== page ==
Hopeful Minds Services

Why Women Are More Prone to Depression

Mar 21, 2024
Why Women Are More Prone to Depression
If it seems like women struggle with depression more than men do, it’s not your imagination — the stats prove it. But why? Here’s our expert’s perspective on women with depression.

Statistics paint a clear picture: Women are diagnosed with depression twice as often as men. 

This disparity isn’t a simple matter of numbers; it’s a complex weave of biology, psychology, and sociocultural factors. 

Women's mental health demands more attention here in Weymouth, Massachusetts, and across the globe. In this blog, Dr. Oluranti Adepoju at Revive Holistic Psychiatry unravels the complexities behind the high rate of depression in women, offering insight not only for those who may be wrestling with this condition but also for the community at large.

Why women are more prone to depression

It never seems fair when a disease favors one population over another, but it’s a fact of life. Here are some reasons depression tends to affect women more frequently. 

Hormonal connections

The rollercoaster of female hormonal life — menstruation, pregnancy, postpartum fluctuations, and menopause — can destabilize mood regulation. 

The surge and ebb of estrogen and progesterone do more than shape reproductive health; these hormones influence your brain’s chemistry. For some, an imbalance can lead to symptoms of depression.

Genetic links

Inheritances aren’t always desirable. Your gene library may include culprits that make you more likely to develop depression. A genetic predisposition can also make you more susceptible to environmental triggers, like the stress and strain of a modern-day woman's dual role of work and family or the tumult of hormonally charged phases of life.

Sociocultural shaping

Society molds a unique set of pressures for women. The societal expectation — real or perceived — of women as happy caretakers and peacemakers can be overwhelming. The constant comparison to an often-impossible standard can erode confidence and self-worth, laying a foundation for chronic sadness and hopelessness.

The norms and nuances of how men and women learn to process and express emotions differ. These psychological currents can steer the course of mental health. Many women feel pressure to manage their emotions, empathize, and nurture — an artful balance that, when tipped, can spill into depression.

Gender roles have historically confined women to particular spheres and modes of behavior. While the tides of equality have shifted, the undertow of these historical constraints still pulls and twists the mental states of modern women. We can’t overstate the impact of these societal constructs on identity and mental well-being.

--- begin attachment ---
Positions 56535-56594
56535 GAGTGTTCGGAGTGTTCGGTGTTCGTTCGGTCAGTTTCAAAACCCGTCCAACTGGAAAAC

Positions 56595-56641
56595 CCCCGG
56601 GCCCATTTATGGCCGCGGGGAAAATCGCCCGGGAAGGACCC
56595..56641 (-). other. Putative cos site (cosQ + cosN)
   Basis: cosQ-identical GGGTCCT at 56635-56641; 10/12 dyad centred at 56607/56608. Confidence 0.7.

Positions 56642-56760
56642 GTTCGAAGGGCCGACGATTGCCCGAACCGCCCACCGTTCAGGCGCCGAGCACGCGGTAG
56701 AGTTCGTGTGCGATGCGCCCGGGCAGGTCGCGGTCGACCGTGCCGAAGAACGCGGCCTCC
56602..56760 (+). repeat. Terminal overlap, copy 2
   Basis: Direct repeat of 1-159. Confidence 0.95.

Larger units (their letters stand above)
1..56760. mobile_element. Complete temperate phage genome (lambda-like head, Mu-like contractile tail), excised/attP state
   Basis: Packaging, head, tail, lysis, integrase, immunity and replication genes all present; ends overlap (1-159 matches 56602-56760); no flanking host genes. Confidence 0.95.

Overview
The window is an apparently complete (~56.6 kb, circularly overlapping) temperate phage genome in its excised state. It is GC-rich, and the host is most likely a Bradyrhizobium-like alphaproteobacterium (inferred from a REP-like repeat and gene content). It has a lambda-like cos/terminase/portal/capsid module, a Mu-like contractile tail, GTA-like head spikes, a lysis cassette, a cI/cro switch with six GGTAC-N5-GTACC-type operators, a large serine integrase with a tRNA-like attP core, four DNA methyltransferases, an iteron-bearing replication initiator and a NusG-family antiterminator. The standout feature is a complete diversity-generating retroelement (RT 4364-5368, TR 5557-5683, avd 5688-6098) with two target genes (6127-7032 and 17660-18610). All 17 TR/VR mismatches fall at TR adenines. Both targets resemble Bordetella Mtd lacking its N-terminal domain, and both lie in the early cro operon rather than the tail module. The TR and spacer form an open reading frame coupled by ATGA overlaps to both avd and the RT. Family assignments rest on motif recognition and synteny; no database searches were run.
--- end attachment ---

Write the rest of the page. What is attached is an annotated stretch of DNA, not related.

Your strength relies heavily on the type of support you have. For women, social support and relationships play a pivotal role in buffering against depression. A divergence in the quality and nature of relationships can explain, in part, the gender disparity in depression diagnosis. Strong, real connections may be as crucial as any other therapy in wrestling the blues.

Treatment for women with depression

Treatments for depression have come a long way, but many of the traditional methods remain popular because they work well. 

Talk therapy 

Psychotherapy offers a safe harbor for the troubled mind, a place to express and explore without judgment. Cognitive-behavioral therapy (CBT) is exceptionally effective, offering tools to rewire thought patterns and behaviors, leading to lasting change.


A specific class of drugs amends imbalances within the brain, the most notable being antidepressants. 

We also offer Spravato®, the latest ketamine entry, with its promises of rapid relief. These medications aren’t a panacea, yet they bring light to many a dark tunnel, enabling you to better engage in therapy and other modalities.

Breaking the chains of stigma

Mental illness, regrettably, still carries a heavy burden of stigma. The path to reducing this stigma lies in education and, more powerfully, in shared stories. Speaking openly about mental health, seeking treatment with the same urgency as for physical ailments, and standing in solidarity with those who suffer are everyone’s responsibility.

Here in Weymouth, pathways to mental wellness abound. Our therapists and counselors stand ready to guide, and a robust network of support groups offers the solace of shared experience. At Revive Holistic Psychiatry, we provide a place where you can feel heard, seen, protected, valued, and encouraged.

The conversation about women and depression must continue. It’s more than professional courtesy or medical advice; it’s a societal imperative. By untangling the threads of biological, psychological, and sociocultural factors, we gain a clearer vision of what depression means for women and how we, as a community, can respond. 

Together, we can champion the cause of women’s mental health, educate and elevate the discourse, and foster a culture of acceptance and empathy.

If you or a loved one is suffering from depression, request an appointment online, or call Revive Holistic Psychiatry today.